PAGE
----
Happy Monday, friends. I was out of pocket all weekend, watching the Mets get beat in two spring training games down in Port St. Lucie. During my baseball-focused couple days, I gave the Dumervil situation some serious thought.
The first question I’ve been pondering is whether the Broncos really specifically need Elvis Dumervil to play open-side DE. The answer I’ve been mostly coming to is no. Remember, if Dumervil hadn't accepted the pay cut, he was going to be released anyway - drama aside, the Broncos had a plan to move forward without him. They may need somebody to be a threatening pass rusher on sub package downs, but Robert Ayers is perfectly capable of playing there in base situations, and doing a good job.
I think that’s what the Broncos have been thinking, to be honest, and even if Elvis is back in 2013 (which strikes me as less and less likely all the time) I don’t think his stay would be any longer than the one season. It’s probably in his best interest to go find a team that would view him as their primary pass rusher, and invest in him as such.
A couple of ideas that immediately come to mind are Jacksonville and Tampa Bay. The Jags have a ton of salary cap space (around $28 million), and the Bucs have a lot too (around $25 million). Both teams finished in the bottom five in the NFL last season in sacks, so the need is clearly there, and Dumervil is a scheme fit in both places (assuming the Jags are similar schematically to what new head coach Gus Bradley showed in Seattle). On top of that, Dumervil is a Miami native, even if he’s not super familiar with where every Kinko’s is there.
Also, Florida has nice weather, and no state income tax. Neither team was in the playoffs last year, but the Bucs could be pretty easily, if they shore up their pass defense. The Jags are in a very winnable division, and I think they could be one of these scrappy teams that wins close games, if they can get any kind of good play out of their QB position.
I see him linked to teams like Baltimore, Pittsburgh, and New England by the media, but I don’t see any of them happening. Baltimore has about $10 million in space, but no other players they seem to really want to cut. Also, they’re not really a scheme fit, because Dumervil plays the same position as Terrell Suggs.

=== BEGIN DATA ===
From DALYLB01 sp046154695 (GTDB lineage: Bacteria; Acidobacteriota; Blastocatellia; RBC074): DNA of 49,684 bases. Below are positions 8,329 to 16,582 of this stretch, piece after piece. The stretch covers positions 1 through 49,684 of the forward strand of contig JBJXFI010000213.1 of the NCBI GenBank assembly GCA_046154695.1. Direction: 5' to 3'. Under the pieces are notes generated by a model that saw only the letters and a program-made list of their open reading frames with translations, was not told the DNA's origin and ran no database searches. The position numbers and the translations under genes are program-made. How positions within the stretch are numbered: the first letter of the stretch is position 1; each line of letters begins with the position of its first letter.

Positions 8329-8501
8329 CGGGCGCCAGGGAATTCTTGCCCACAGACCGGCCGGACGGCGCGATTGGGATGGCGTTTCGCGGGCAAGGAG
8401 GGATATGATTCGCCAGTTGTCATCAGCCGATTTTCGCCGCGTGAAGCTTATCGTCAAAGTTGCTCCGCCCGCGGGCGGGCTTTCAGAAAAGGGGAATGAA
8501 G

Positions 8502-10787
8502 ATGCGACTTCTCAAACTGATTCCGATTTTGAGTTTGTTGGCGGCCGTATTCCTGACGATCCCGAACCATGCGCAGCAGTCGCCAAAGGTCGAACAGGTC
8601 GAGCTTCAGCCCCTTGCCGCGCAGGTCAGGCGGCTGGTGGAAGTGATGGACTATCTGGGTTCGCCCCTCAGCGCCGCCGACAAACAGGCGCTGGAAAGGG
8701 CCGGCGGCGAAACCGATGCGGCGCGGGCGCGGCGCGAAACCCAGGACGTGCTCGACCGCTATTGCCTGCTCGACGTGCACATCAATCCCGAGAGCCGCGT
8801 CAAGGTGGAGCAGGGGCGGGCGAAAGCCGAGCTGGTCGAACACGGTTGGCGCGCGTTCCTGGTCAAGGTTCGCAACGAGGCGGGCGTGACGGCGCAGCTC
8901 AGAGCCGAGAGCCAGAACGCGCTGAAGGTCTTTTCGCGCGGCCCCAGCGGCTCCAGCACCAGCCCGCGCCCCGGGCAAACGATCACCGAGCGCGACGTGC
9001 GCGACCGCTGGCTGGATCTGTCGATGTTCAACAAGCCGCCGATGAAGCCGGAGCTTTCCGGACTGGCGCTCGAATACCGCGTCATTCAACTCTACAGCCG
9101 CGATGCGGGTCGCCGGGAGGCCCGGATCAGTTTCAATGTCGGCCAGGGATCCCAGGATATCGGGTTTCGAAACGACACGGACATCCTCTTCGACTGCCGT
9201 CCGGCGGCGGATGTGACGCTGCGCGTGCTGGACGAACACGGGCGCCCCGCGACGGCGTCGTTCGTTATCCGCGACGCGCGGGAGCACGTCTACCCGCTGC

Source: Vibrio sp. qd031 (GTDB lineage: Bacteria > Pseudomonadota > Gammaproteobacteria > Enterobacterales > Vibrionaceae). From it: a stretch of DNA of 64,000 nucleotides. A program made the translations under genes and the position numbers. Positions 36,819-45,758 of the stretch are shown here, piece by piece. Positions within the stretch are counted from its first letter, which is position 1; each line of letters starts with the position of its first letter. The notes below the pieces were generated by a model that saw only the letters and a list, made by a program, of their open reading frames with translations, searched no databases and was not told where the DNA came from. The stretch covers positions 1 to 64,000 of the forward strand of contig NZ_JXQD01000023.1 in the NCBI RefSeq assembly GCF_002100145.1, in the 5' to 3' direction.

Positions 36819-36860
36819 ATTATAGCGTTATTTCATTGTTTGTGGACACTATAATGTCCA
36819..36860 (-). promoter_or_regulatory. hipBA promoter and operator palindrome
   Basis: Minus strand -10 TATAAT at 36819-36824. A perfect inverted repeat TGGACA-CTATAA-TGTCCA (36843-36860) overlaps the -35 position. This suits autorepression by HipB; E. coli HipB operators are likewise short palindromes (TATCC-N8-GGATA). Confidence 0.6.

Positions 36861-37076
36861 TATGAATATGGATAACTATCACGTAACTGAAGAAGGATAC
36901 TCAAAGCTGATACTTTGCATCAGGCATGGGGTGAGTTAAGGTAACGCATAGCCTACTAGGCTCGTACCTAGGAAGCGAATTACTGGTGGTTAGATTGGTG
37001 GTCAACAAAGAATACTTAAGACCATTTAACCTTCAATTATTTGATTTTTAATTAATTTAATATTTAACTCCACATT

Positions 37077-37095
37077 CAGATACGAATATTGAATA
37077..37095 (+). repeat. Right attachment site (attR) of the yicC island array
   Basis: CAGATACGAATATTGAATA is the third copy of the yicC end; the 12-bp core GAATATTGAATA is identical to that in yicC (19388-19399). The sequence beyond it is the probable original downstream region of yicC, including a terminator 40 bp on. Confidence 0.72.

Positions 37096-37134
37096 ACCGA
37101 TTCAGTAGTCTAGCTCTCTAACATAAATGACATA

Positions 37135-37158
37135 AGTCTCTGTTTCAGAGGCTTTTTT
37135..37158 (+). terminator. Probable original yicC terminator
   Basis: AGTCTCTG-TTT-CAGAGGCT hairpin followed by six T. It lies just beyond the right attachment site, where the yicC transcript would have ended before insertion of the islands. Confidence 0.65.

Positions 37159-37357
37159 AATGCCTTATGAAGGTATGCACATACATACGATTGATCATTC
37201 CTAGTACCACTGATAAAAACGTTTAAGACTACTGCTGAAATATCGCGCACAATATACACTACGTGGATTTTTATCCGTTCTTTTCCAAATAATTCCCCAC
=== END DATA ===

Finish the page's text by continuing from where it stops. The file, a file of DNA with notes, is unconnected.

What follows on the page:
Pittsburgh borders on laughable, for a few reasons. For one thing, they have less than $3 million in cap space. For another, in order to be a successful OLB in their scheme, you have to be just as comfortable dropping into zone coverage as rushing the passer. That’s why they always draft and develop their own guys at that position, because it’s a unique assignment.
New England has $16 million in space, but I don’t see the fit there. For one thing, they have Chandler Jones and Rob Ninkovich, and they do a really nice job. For another, Dumervil doesn’t fit their position archetype, which calls for long and tall players at that position, and the Patriots stick pretty close to their guidelines on size/speed matters.
As for what the Broncos are going to do, they have to think about it from a cap room perspective. According to Spotrac, they currently have $7 million in space. About $4 million of that will have to be earmarked for their draft class. They have a couple guys in Chris Kuper and Joe Mays who will probably be cut at some point, which will open up about $5 million more between them.